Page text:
One more reason why they often use copper pipes is that they don’t go to waste at the end of their lifespan.
Copper is a material that can be recycled. Instead of the copper pipes going to waste, they can transform them into other materials that will still be useful in other ways. Copper.org also notes that the material even retains a great deal of its metallic purity after getting recycled.
The Drawbacks of Using Copper Pipes
If copper pipes only had the characteristics detailed above, then they would probably be in every home. That’s not the case, though, and that’s because copper pipes still have their weak points.
They Are Not Compatible with All Types of Water
Some homeowners don’t use copper pipes because they cannot do so. Copper is not compatible with overly acidic or alkaline water.
Copper works best with water that has a pH level in the range of 7.0 to 8.4. The material can still work well with water with a pH level as low as 6.5, but that’s about as far down as it will go.
What happens if the water moving through the copper pipes does not fall within that range? In all likelihood, the incompatible water will start to affect the structural integrity of the copper pipes. The water may corrode the copper or leech the copper as it moves along your plumbing system.
After being corroded, bits of the pipe will wind up in the water supply. That copper-infused water will then make its way into your home. Ingest enough of that water, and you could get sick.
Hopefully, the pH level of the water in your area is compatible with copper so you can keep your options open. If it doesn’t fall within the safe range, though, you’ll need to consider other options.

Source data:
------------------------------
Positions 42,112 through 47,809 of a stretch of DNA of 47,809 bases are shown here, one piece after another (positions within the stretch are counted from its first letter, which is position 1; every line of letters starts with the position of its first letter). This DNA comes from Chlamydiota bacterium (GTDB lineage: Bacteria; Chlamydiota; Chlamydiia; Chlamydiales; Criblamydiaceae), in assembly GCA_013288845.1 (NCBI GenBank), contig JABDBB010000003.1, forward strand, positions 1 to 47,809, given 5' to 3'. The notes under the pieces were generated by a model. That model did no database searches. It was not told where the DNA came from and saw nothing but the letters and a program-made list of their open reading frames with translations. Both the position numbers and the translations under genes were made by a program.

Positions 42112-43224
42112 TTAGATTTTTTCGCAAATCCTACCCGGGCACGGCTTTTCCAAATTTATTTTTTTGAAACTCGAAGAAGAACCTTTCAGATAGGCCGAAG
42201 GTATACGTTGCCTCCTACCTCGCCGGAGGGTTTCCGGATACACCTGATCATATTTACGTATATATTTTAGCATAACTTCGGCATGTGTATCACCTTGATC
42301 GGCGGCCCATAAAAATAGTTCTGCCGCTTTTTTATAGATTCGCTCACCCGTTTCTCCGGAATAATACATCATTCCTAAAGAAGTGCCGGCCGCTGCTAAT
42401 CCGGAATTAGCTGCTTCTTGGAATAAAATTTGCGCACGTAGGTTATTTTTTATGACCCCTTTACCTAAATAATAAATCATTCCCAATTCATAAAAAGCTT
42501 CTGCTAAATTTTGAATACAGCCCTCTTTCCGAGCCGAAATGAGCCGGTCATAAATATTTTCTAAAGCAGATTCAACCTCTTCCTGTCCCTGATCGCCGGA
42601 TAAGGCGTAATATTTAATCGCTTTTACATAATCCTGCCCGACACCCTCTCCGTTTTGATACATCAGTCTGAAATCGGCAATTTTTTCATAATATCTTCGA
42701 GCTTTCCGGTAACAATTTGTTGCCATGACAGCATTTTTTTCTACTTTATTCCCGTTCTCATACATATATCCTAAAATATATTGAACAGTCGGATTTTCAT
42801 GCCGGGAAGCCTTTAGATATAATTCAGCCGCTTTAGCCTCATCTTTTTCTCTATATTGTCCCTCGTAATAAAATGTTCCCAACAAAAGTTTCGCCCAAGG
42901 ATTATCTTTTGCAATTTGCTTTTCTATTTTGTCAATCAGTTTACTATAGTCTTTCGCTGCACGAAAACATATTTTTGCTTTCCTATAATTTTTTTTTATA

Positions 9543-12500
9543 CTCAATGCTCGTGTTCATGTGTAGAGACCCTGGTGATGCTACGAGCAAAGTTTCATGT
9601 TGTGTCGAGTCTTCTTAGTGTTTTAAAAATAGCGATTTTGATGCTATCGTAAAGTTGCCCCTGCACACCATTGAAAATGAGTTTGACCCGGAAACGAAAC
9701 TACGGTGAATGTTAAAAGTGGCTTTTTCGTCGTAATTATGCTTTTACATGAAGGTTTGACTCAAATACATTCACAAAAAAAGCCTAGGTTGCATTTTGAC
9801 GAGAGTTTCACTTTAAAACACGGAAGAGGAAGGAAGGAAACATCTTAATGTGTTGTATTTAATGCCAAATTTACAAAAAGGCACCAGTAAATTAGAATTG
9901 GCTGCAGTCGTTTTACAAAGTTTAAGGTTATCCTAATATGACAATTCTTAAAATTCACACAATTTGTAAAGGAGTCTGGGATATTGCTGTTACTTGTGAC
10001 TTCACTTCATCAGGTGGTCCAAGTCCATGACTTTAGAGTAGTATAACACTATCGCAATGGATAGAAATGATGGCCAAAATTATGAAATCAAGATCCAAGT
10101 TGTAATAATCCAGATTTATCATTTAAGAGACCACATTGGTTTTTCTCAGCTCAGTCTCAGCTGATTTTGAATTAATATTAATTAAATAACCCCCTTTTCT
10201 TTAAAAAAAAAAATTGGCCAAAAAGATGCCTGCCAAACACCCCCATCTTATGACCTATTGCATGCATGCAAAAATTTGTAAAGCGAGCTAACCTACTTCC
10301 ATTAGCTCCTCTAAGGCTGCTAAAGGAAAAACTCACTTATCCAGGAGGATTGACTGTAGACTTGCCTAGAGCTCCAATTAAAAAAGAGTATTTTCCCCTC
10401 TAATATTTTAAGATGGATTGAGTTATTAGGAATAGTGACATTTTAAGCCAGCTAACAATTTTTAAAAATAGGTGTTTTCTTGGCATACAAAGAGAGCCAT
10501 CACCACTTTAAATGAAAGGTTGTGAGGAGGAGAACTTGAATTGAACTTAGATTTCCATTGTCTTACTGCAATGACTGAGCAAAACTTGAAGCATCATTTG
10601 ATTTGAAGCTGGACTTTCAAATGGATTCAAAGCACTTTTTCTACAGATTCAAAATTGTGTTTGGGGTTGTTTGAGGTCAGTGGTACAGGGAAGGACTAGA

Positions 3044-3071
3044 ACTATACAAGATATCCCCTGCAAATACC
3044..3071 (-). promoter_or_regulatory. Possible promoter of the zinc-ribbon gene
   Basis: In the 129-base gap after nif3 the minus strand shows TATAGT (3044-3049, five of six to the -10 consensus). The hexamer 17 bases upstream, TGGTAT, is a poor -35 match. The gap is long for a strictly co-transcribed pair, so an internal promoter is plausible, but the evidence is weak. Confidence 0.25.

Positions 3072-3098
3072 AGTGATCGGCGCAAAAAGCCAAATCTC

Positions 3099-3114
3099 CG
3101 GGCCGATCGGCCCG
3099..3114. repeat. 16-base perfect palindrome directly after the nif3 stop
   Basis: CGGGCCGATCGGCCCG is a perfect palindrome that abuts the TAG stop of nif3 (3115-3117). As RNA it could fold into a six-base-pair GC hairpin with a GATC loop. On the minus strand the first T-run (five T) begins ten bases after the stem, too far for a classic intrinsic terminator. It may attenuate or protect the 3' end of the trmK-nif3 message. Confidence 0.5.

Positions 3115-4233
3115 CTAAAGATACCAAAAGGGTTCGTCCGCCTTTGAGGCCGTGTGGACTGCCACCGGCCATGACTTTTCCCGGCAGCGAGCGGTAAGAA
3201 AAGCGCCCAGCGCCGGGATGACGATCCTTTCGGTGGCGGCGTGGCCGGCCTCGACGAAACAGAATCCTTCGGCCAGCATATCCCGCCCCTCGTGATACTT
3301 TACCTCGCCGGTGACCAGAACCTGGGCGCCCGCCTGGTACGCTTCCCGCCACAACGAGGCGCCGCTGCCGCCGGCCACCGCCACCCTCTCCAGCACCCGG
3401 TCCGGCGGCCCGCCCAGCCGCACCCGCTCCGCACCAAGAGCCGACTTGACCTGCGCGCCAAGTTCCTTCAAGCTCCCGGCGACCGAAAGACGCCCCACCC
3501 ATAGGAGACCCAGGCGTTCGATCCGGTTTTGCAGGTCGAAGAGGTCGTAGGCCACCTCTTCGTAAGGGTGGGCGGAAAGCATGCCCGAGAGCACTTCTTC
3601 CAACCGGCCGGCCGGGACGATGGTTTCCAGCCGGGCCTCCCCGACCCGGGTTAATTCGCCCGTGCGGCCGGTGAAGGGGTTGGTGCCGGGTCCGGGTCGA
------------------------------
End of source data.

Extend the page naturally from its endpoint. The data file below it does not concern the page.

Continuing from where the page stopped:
They Are Expensive
Cost is also a concern when it comes to copper piping. Many of the modern alternatives to copper pipes are more affordable.
If you’re completely renovating your home or building it from scratch, you may not have enough room in the budget for copper pipes. You can save money by installing other kinds of pipes.
The Causes of Copper Pipe Corrosion
We’ve already noted in this article that some copper pipes can last well over fifty years. Some may even remain useful for up to a century. If all goes according to plan, you won’t need to worry about them for a long time.
Still, you cannot completely ignore the possibility of the copper pipes corroding even if the water in your area falls into the ideal pH range. Detailed in this section are the potential causes of copper corruption. Watch out for them if you want to keep your copper pipes intact.
Copper may degrade faster if you cover it with certain types of soil.
According to Copper.org, soils that contain plenty of organic matter can be bad news for copper pipes. The same holds true for certain types of inorganic soil.
Like with water, it’s the acidity level of the soil that poses a threat. The acidity can continually wear down the copper.
Chlorine and copper do not play well with one another. Chlorine has a corrosive effect on copper, and you need to keep those two substances apart as much as possible.
Water with traces of chlorine can be damaging to the walls of copper pipes. You may also be doing damage to your copper pipes if you like using disinfectants that feature chlorine at home.
Direct currents of electricity can harm copper pipes. You probably don’t have electricity going to where your pipes are, but establishments close by may release stray currents into the ground. Transit systems, transmission systems, and mining equipment are known for letting some stray currents loose.
High Water Pressure